The state pharmacy councils are not authorized to inspect the hospital pharmacies as the Act mandates that a registered medical practitioner can compound, dispense and stock medicines in his/her hospital pharmacies for the purpose of giving them to their own patients.
So, the Kerala State Pharmacy Council’s plan to inspect the hospital pharmacies is against the Act as it does not warrant such inspection, said Dr Thirumalai Elango, Registrar, Tamil Nadu Pharmacy Council.
Commenting on the enforcement steps taken by Kerala pharmacy council, Dr Elango said there is no need of a pharmacy inspector to inspect the premises of a hospital pharmacy as long as a registered medical practitioner is there. Further, he went on to the extent of saying that the Pharmacy Act itself is not needed when the Drugs and Cosmetics Act is there, which will suffice all the legal requirements.
According to him, the duty of the pharmacy council is to register the certificates of the pharmacy graduates and diploma holders and issue a registration certificate for practice.
“The Act does not specify any refresher course or adverse drug reaction monitoring to be conducted by the pharmacy council. There are several councils do conduct several programs and training courses. These are all against the Act and unwarranted. The Act does not demand any such programs. The Council does not have the right to interfere in the affairs of the educational institutions also. PCI is controlling the diploma course and universities are conducting the degree courses. State councils’ duty is to register the certificates and issue practicing licences only, all other things are illegal”, he told Pharmabiz.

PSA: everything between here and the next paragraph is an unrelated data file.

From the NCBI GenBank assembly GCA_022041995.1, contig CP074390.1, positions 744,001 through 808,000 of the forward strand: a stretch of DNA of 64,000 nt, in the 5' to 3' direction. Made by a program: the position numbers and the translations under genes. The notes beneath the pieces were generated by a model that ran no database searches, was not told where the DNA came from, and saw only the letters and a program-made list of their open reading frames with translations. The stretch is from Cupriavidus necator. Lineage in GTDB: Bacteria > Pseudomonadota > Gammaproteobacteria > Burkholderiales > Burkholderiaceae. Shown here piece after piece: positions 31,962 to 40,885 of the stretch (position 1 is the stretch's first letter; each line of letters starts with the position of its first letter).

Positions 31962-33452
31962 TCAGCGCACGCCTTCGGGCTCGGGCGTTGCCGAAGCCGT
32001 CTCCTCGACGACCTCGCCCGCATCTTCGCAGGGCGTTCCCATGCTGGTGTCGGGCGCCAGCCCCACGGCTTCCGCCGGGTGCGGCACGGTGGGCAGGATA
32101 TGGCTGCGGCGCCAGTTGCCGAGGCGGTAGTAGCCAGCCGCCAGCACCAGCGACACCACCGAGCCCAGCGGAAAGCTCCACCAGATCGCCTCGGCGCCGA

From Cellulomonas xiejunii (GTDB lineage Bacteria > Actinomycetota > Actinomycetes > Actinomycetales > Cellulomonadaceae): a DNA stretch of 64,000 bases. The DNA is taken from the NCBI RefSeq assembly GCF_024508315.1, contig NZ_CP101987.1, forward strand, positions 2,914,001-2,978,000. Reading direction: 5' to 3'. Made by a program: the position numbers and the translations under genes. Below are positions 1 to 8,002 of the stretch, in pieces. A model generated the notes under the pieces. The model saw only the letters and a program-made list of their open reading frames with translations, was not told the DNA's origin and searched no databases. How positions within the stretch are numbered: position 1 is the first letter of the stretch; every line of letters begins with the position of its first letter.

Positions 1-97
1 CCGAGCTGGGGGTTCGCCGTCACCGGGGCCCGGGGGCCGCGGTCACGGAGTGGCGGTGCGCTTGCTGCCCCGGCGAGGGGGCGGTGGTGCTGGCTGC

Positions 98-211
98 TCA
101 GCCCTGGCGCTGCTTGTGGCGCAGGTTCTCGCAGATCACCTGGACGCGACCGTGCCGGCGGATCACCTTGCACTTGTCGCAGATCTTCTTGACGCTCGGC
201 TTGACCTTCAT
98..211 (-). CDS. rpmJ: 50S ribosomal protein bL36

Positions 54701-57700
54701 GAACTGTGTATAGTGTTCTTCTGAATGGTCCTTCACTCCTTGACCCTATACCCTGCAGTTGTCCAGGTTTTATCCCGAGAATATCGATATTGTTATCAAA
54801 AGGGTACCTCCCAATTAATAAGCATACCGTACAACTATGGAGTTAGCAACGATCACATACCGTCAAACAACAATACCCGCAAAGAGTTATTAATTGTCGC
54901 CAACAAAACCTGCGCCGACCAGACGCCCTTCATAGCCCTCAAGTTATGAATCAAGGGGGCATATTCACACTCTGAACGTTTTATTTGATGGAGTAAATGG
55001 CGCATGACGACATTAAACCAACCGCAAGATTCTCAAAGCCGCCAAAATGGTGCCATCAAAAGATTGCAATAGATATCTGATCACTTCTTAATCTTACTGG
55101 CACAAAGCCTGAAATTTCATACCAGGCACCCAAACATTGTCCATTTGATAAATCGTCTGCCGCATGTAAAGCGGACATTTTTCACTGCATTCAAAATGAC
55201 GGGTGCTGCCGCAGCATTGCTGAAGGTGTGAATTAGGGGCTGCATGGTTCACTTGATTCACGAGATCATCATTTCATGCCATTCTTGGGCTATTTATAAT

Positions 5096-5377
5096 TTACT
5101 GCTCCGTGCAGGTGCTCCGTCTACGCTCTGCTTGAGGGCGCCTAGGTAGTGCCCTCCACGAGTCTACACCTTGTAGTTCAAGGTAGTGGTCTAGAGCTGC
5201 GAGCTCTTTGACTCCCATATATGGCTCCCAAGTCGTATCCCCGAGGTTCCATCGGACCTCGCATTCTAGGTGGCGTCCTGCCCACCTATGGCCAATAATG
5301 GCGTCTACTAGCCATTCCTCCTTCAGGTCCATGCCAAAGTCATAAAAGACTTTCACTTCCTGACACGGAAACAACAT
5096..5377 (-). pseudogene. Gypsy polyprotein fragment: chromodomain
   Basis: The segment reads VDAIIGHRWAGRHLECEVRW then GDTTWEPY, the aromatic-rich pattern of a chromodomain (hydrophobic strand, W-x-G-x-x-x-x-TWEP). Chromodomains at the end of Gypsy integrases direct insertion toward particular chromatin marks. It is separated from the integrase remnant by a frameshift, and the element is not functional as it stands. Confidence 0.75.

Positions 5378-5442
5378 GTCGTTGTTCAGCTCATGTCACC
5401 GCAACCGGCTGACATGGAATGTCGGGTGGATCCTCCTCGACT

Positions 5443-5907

When asked whether Tamil Nadu pharmacy council has any plan to appoint pharmacy inspectors, the registrar said the drug inspectors are conducting all the inspections and asked just for enquiring whether a registered pharmacist is dispensing the drugs why should a pharmacy inspector be appointed. However, he added that the council had earlier written to the state government for sanction to appoint inspectors, but not received the approval. He said no follow up step was taken with the government as the council felt there was no need of pharmacy inspectors.
To another query, Dr Elango said nothing special is taken place in the Tamil Nadu pharmacy council except registration and renewal of certificates. The registrar is often attending as resource person for seminars and workshops conducted by pharmacy colleges and pharmacist associations in and outside of Tamil Nadu.
Meanwhile, B Rajan, the president of Kerala pharmacy council said section 26 A of the Pharmacy Act says that while performing duties, the pharmacy inspector can inspect any premises where drugs are compounded/dispensed, and a written report should be submitted to the registrar of the council. He further said there is an exemption given to the registered medical practitioner to give medicines to his/ her patients. This rule does not warrant that a pharmacy inspector should not inspect a hospital pharmacy.